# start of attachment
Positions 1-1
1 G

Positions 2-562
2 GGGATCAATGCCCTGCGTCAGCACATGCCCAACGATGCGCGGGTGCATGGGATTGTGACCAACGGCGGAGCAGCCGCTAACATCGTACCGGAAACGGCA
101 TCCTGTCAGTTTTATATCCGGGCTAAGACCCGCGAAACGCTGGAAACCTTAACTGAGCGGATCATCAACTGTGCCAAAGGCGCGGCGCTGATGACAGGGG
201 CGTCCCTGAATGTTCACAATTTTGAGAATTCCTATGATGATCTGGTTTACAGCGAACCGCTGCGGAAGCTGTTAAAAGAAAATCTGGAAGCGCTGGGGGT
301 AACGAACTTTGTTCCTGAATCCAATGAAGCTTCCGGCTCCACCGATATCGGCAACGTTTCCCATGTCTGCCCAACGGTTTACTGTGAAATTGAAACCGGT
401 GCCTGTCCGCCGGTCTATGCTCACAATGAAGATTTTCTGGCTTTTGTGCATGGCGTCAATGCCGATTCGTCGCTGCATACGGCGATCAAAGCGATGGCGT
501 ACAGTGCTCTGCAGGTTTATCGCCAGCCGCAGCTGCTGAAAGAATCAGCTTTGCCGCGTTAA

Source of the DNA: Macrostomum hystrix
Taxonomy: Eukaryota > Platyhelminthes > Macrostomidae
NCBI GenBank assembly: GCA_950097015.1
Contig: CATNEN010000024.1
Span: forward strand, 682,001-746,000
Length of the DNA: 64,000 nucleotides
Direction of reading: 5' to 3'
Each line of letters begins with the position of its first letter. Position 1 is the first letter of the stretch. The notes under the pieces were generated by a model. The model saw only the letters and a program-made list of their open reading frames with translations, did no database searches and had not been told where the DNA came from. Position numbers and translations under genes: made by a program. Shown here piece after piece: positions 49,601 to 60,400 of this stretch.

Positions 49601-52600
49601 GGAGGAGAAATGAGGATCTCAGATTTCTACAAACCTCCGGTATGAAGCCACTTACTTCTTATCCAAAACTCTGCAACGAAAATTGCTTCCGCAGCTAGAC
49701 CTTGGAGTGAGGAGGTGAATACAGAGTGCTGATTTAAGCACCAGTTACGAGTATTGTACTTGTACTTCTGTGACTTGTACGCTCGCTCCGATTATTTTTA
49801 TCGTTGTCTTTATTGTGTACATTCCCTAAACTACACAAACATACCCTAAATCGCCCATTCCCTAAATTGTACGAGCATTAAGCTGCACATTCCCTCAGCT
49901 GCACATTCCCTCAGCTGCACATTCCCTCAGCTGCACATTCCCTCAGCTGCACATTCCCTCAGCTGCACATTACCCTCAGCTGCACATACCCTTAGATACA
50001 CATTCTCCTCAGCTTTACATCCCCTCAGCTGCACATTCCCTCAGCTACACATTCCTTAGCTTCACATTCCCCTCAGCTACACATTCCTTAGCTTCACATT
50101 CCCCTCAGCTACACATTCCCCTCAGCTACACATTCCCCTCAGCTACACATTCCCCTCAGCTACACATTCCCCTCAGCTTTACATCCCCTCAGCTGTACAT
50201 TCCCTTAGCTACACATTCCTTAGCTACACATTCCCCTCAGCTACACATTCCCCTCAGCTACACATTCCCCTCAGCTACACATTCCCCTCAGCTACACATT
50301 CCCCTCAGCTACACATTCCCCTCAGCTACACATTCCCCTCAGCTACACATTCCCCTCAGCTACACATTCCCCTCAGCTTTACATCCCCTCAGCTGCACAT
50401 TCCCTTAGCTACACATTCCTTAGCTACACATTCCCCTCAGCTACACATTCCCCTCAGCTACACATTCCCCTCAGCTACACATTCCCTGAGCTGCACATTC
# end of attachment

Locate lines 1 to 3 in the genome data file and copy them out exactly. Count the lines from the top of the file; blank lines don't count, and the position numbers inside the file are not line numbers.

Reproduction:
Positions 1-1
1 G

Positions 2-562